ECT Today: The Good It Can Do

ECT Today: The Good It Can Do

Dr Stone's vivid description of the military's abusive use of ECT 50 years ago -- while compelling to read from an historical perspective --  should in no way be confused with ECT today. Contemporary ECT is practiced to high standards of medical care and with fully informed consent. What remains relevant to 21st century practice from his memoir is that dramatic recoveries among the sickest psychiatric patients are still common with ECT.

Both the exclusively psychoanalytic treatment Dr Stone describes at McLean Hospital in the late 1950s and the horrific use of ECT at Fitzsimmons Army Hospital were unethical -- even according to standards of that time.1 While both practices may have been well intended, there was ample evidence available to know that ECT was necessary for severely ill patients and that, if prescribed, it should be given in modified form (ie, with general anesthesia and muscle relaxation). Barbiturate anesthesia, succinylcholine for muscle relaxation, and ventilation with oxygen had all been introduced to ECT technique in the early 1950s.2 Thus, at Mclean Hospital, patients were denied access to life-saving treatment, and at Fitzsimmons Army Hospital they were indiscriminately prescribed an outmoded form of therapy.  One empathizes with Dr Stone’s subservient position while a resident and later as a subordinate Army officer, but wishes -- as he does now - - that he could have been more assertive in standing up for his patients’ right to appropriate treatment.

ECT is the only “somatic” treatment from the early 20th century that has survived. It has done so because of its unparalleled efficacy and safety. ECT is the most effective antidepressant treatment we have; response rates are typically in the 60% to 90% range.3-5 Because ECT is rarely given as a first line treatment, most ECT patients have already proven refractory to multiple trials of antidepressant and other psychotropic medications. Severely suicidal or catatonic patients often improve dramatically within 1 to 3 weeks of starting an ECT course. Interestingly, the most severely ill patients respond best to ECT; high severity of depressive symptoms, presence of melancholic and catatonic features, and psychosis all predict better outcomes with ECT.6,7 Where else in medicine is severity of illness a predictor of good outcome?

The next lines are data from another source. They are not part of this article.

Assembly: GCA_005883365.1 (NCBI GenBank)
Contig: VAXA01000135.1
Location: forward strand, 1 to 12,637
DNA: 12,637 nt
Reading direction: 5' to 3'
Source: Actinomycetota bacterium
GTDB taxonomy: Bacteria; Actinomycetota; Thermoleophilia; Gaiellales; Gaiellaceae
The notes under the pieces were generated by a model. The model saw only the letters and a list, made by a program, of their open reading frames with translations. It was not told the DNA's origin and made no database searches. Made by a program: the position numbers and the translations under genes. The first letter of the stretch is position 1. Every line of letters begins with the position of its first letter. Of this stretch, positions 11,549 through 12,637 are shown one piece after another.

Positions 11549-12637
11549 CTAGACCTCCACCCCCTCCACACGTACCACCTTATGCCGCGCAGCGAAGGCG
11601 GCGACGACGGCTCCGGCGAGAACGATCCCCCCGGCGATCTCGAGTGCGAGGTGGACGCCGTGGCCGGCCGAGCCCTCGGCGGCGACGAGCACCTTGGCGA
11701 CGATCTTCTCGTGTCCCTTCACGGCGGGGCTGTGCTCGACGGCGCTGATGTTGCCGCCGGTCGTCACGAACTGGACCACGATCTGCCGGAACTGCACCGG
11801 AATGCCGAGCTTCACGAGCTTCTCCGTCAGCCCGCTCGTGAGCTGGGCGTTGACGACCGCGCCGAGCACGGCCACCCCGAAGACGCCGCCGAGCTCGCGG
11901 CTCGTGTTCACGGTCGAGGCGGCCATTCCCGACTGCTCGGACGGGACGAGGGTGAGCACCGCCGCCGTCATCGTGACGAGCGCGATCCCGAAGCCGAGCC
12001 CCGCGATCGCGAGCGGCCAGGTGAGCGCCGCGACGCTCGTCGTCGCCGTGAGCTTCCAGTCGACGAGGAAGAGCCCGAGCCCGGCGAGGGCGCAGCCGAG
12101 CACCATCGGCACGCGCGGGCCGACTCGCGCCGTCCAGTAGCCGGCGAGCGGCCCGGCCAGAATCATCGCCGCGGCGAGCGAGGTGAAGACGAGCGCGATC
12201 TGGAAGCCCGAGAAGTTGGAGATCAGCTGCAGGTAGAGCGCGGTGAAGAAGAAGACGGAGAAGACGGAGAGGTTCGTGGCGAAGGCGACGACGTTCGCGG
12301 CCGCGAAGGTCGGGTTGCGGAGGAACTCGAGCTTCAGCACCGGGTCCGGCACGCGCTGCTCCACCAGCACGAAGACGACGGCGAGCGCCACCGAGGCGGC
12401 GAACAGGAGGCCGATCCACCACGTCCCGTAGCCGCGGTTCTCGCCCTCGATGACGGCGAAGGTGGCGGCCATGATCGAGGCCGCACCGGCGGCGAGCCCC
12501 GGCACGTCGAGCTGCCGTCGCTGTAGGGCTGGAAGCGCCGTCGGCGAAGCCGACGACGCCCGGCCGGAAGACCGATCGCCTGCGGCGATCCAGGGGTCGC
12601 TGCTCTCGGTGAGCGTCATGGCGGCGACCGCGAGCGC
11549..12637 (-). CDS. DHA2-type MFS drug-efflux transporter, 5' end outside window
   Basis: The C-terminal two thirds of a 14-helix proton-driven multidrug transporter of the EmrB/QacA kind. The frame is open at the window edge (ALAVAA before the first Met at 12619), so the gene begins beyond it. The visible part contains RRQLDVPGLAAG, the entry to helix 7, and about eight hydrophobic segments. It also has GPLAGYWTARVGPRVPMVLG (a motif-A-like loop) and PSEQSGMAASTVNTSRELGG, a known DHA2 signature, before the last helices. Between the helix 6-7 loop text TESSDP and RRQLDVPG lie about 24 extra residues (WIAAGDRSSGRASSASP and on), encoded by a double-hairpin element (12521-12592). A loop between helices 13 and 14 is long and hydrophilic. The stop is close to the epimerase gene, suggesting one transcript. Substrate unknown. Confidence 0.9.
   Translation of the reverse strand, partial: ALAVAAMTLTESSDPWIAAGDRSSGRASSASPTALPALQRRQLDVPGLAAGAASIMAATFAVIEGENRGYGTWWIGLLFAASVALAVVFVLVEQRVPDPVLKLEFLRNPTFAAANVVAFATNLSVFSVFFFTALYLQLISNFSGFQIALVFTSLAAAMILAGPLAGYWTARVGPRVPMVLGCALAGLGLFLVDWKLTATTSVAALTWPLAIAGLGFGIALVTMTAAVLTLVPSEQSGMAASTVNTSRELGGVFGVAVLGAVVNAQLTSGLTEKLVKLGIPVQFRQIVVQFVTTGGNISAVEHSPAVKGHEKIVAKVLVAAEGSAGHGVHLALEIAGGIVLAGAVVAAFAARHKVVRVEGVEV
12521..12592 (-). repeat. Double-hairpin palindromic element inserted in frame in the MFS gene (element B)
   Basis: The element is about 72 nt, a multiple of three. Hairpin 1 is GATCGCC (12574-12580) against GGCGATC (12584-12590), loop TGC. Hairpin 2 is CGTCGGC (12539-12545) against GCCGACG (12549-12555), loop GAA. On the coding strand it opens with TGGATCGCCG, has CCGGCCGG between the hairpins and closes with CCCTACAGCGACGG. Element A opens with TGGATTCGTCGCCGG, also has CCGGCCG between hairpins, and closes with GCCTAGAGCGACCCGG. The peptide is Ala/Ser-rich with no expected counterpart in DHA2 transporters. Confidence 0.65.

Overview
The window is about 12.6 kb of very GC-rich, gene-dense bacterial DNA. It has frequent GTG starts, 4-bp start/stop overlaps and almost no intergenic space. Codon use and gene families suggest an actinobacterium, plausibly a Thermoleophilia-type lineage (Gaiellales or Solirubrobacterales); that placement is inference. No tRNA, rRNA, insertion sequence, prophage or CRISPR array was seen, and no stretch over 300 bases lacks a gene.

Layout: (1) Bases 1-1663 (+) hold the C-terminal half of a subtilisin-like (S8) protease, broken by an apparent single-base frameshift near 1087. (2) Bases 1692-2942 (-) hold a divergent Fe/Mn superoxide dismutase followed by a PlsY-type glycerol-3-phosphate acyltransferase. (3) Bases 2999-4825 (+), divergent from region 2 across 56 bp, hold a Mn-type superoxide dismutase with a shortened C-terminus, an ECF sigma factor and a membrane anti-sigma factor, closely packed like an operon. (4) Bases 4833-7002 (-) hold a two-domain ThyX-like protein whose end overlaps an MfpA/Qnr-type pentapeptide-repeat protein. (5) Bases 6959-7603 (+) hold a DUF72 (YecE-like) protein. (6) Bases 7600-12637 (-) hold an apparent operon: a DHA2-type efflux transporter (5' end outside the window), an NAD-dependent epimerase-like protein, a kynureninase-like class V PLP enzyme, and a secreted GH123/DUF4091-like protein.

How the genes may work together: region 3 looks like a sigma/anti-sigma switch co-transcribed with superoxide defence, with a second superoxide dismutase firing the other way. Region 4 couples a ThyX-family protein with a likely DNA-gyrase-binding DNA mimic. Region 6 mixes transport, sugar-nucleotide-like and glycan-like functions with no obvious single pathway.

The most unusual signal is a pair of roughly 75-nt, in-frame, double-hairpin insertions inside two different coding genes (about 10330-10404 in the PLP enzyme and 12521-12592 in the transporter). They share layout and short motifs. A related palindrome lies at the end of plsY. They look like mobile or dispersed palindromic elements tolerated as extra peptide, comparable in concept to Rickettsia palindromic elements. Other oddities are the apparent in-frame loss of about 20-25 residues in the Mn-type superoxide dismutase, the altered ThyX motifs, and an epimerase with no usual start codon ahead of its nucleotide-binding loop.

The technique of ECT has evolved over the years to the point that it is now a fully safe and painless procedure with a very acceptable side effect profile.8,9 Right unilateral electrode placement, brief pulse, and ultrabrief pulse stimulus waveforms all allow for reductions in cognitive impairment, such that most patients experience an acceptable level of largely transient memory impairment.10 Patients who are more urgently ill should still be treated with bilateral electrode placement because of its proven greater efficacy and speed of action.11 Much of the ECT in the United States is given on an outpatient basis; patients typically have their treatment in the morning and can leave the treating facility in about an hour after the procedure. Of course, the most severely ill patients, particularly those who are very suicidal, psychotic or catatonic, may still need to be cared for on an inpatient psychiatric unit.12

Fully informed consent is a feature of contemporary ECT in the United States and many other countries.13 In fact, because ECT is so closely scrutinized, more attention is paid to the process of informed consent with ECT than for most other medical procedures. Patients are given detailed information about the medical and cognitive risks of ECT; when balanced against the risks of remaining seriously depressed, many patients choose to have the treatment.

Unfortunately, the stigma surrounding ECT impedes the acceptance of the treatment by both patients and practitioners. While progress is being made on this front,  active efforts of the antipsychiatry movement are an ongoing worry.14,15 Standing up for our patients’ right to appropriate treatment in 2010 means being willing to prescribe ECT when it is indicated; not allowing ourselves to be intimidated by sensationalist misinformation; and continuing to educate ourselves, our colleagues and our patients about the proper role of ECT in the treatment of severe psychiatric illness. All psychiatrists should know when to refer appropriately diagnosed patients for ECT.  Dr Stone's memoir reminds us of just how far psychiatric practice has come in 50 years, and also that some of our desperately ill patients still need ECT, but in its modern form.


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